PlantFiles is getting a new look! Just in time for spring, we're rolling out a new look for the best online plants database. It will also work with your smart phones and mobile devices, so now you can take it with you on garden center visits or botanical garden tours. Questions or comments? Please post them here.
If memory serves, about 1 1/4 inches, stem to stern. We have loads of them here, along with lots of praying mantises also... and our japanese beetle "problem" has been negligible in recent years! I think they are even reducing the stink bug population... There's a lot to be said for reserving pesticides for epidemic infestations... the less you spray, the more you'll build up a population of "beneficial" insects to keep the garden-devouring ones in check.
Now, if only there were beneficial insects that devoured mosquitoes...
I'll add the size to the article. I've read that the bodies can reach 1 1/2" (body, not including the legs) so critterologist and I are pretty close with size estimates. This guy that I photographed was on the big side...he was really scary.
I think I've seen a few that were closer to 1 1/2 inches also... but since I didn't get out a ruler, I was estimating conservatively! And yes, that doesn't include the sticking-out legs! They are startling, at least until you realize they're not coming for you LOL. They mostly move very slowly and deliberately, like praying mantises. The neighborhood kids think they're cool, like dino-bugs. They would be great in a horror movie close-up!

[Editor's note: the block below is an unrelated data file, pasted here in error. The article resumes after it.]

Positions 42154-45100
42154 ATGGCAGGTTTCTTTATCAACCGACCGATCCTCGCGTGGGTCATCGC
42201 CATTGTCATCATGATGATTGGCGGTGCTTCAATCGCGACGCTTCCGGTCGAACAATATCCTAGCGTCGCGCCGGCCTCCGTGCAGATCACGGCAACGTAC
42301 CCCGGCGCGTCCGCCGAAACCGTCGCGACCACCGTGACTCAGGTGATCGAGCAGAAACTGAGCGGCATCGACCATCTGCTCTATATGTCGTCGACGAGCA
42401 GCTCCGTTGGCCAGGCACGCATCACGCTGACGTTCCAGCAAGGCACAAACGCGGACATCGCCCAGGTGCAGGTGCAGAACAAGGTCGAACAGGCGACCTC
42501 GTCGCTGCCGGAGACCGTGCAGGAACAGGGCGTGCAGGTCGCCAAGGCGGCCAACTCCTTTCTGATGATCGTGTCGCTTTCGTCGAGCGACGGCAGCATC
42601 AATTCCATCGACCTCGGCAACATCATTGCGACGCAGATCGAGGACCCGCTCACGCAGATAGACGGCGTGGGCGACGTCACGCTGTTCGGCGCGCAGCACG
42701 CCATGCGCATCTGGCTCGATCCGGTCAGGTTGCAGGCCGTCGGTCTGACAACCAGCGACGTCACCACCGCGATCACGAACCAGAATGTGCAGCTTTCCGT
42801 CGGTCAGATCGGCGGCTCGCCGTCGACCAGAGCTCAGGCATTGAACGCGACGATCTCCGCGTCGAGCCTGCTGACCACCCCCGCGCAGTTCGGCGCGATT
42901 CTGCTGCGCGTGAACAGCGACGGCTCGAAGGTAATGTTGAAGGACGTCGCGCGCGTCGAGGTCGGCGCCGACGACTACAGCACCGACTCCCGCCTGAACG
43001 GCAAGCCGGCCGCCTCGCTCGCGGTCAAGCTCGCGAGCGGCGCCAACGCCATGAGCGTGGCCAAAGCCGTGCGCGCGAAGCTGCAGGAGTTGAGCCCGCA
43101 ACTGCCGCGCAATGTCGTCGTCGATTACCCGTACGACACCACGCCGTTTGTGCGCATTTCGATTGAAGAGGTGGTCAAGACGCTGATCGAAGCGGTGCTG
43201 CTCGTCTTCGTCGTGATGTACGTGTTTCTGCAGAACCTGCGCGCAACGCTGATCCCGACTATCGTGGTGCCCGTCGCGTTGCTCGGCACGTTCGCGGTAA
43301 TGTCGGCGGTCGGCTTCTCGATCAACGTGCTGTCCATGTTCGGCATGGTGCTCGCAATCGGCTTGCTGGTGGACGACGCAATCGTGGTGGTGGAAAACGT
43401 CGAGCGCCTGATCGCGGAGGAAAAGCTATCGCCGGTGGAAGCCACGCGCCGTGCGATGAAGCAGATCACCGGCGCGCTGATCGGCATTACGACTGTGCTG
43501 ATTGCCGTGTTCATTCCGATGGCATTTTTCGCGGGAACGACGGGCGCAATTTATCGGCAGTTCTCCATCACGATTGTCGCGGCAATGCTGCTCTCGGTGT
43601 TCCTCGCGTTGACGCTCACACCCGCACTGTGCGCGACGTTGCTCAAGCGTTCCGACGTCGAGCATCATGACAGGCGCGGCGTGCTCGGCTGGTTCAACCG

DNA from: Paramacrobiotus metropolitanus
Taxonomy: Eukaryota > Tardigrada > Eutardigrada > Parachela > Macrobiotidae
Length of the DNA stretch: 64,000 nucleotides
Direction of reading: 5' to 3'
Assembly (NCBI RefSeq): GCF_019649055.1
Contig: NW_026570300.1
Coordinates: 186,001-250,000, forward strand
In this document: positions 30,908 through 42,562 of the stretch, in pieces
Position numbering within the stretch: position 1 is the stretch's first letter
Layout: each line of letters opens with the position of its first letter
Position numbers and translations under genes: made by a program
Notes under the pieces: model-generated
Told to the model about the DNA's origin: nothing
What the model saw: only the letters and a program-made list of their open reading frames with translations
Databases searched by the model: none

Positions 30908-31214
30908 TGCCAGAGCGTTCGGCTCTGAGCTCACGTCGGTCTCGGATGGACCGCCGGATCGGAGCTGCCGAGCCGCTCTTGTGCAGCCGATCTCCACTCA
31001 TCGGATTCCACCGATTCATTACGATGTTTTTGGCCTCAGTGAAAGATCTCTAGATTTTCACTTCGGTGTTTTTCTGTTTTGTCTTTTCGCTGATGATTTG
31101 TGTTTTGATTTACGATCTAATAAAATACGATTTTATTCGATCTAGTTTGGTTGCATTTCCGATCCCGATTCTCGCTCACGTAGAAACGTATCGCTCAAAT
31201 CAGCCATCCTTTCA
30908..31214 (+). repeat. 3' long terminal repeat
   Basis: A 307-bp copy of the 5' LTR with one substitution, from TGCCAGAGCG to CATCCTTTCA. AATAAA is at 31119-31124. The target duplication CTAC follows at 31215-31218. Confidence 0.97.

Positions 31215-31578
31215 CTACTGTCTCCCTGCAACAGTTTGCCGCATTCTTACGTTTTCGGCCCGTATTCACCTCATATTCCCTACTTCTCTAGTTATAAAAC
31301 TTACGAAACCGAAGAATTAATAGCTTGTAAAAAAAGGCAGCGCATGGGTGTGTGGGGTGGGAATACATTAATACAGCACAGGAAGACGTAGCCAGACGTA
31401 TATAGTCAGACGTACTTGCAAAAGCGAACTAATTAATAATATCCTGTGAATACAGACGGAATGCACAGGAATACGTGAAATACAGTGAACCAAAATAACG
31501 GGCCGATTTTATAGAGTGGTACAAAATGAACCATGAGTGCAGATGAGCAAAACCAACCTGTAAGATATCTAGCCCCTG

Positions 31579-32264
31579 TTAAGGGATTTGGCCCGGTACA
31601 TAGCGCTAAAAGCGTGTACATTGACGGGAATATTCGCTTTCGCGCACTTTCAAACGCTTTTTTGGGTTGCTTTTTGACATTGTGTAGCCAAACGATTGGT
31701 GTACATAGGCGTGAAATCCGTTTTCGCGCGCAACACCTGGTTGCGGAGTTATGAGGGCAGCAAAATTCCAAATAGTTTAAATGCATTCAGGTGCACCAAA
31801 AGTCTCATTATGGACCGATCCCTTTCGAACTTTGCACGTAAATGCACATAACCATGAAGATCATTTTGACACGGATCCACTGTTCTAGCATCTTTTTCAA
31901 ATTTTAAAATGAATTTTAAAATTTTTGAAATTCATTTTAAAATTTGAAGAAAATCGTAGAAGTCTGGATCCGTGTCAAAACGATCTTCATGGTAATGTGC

This is one of the most amazing-looking bugs that I have ever seen. Thanks for the pics; I will be on the lookout for them now. I am in SE MA, close to Rhode Island, so maybe I'll get to see a real one. I, personally, think that it is beautiful!
As for praying mantises, we had so many last year, that I lost count. They were huge, too. The largest one was at least 6 inches long. Fascinating and beautiful creatures. I am enclosing a photo I took of 2 of them mating on the side of my house.
But the most fascinating insect was seen in a neighbor's yard, a rhinoceros beetle. Now that looks like a prehistoric animal. I still remember my neighbor running through the back yards yelling, "Get out your son's bug book! Hurry." LOL.
I agree on the size of these cool bugs - and when trees are in leaf, they are very hard to see. In the fall, after leaf drop, but it the weather isn't freezing yet, you might see them more readily. At that time they are either looking for a mate or looking for a nice twig to lay eggs on to overwinter. Like many predatory insects, they have good eyesight in a close range, and will move themselves to the opposite side of the twig or leaf they are hiding on in order to avoid you.
Thanks for the great article, Melody!